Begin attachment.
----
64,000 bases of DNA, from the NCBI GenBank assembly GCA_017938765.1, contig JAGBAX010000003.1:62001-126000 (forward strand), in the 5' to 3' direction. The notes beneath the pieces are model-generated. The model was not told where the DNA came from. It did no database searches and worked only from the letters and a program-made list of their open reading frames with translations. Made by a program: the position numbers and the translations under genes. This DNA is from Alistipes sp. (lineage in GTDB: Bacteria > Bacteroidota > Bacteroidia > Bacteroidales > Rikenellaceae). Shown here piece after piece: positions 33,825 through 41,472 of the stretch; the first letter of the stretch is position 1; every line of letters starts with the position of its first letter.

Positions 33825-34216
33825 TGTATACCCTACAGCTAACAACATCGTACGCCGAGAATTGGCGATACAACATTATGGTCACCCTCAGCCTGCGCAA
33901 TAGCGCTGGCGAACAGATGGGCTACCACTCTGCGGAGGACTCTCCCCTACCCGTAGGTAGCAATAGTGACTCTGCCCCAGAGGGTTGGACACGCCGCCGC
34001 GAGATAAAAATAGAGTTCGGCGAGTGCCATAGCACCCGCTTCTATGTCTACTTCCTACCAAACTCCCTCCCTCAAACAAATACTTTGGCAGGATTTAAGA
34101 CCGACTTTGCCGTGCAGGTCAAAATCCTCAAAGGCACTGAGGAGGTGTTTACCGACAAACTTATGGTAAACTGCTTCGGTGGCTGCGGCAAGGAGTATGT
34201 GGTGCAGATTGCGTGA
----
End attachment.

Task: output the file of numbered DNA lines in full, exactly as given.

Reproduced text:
64,000 bases of DNA, from the NCBI GenBank assembly GCA_017938765.1, contig JAGBAX010000003.1:62001-126000 (forward strand), in the 5' to 3' direction. The notes beneath the pieces are model-generated. The model was not told where the DNA came from. It did no database searches and worked only from the letters and a program-made list of their open reading frames with translations. Made by a program: the position numbers and the translations under genes. This DNA is from Alistipes sp. (lineage in GTDB: Bacteria > Bacteroidota > Bacteroidia > Bacteroidales > Rikenellaceae). Shown here piece after piece: positions 33,825 through 41,472 of the stretch; the first letter of the stretch is position 1; every line of letters starts with the position of its first letter.

Positions 33825-34216
33825 TGTATACCCTACAGCTAACAACATCGTACGCCGAGAATTGGCGATACAACATTATGGTCACCCTCAGCCTGCGCAA
33901 TAGCGCTGGCGAACAGATGGGCTACCACTCTGCGGAGGACTCTCCCCTACCCGTAGGTAGCAATAGTGACTCTGCCCCAGAGGGTTGGACACGCCGCCGC
34001 GAGATAAAAATAGAGTTCGGCGAGTGCCATAGCACCCGCTTCTATGTCTACTTCCTACCAAACTCCCTCCCTCAAACAAATACTTTGGCAGGATTTAAGA
34101 CCGACTTTGCCGTGCAGGTCAAAATCCTCAAAGGCACTGAGGAGGTGTTTACCGACAAACTTATGGTAAACTGCTTCGGTGGCTGCGGCAAGGAGTATGT
34201 GGTGCAGATTGCGTGA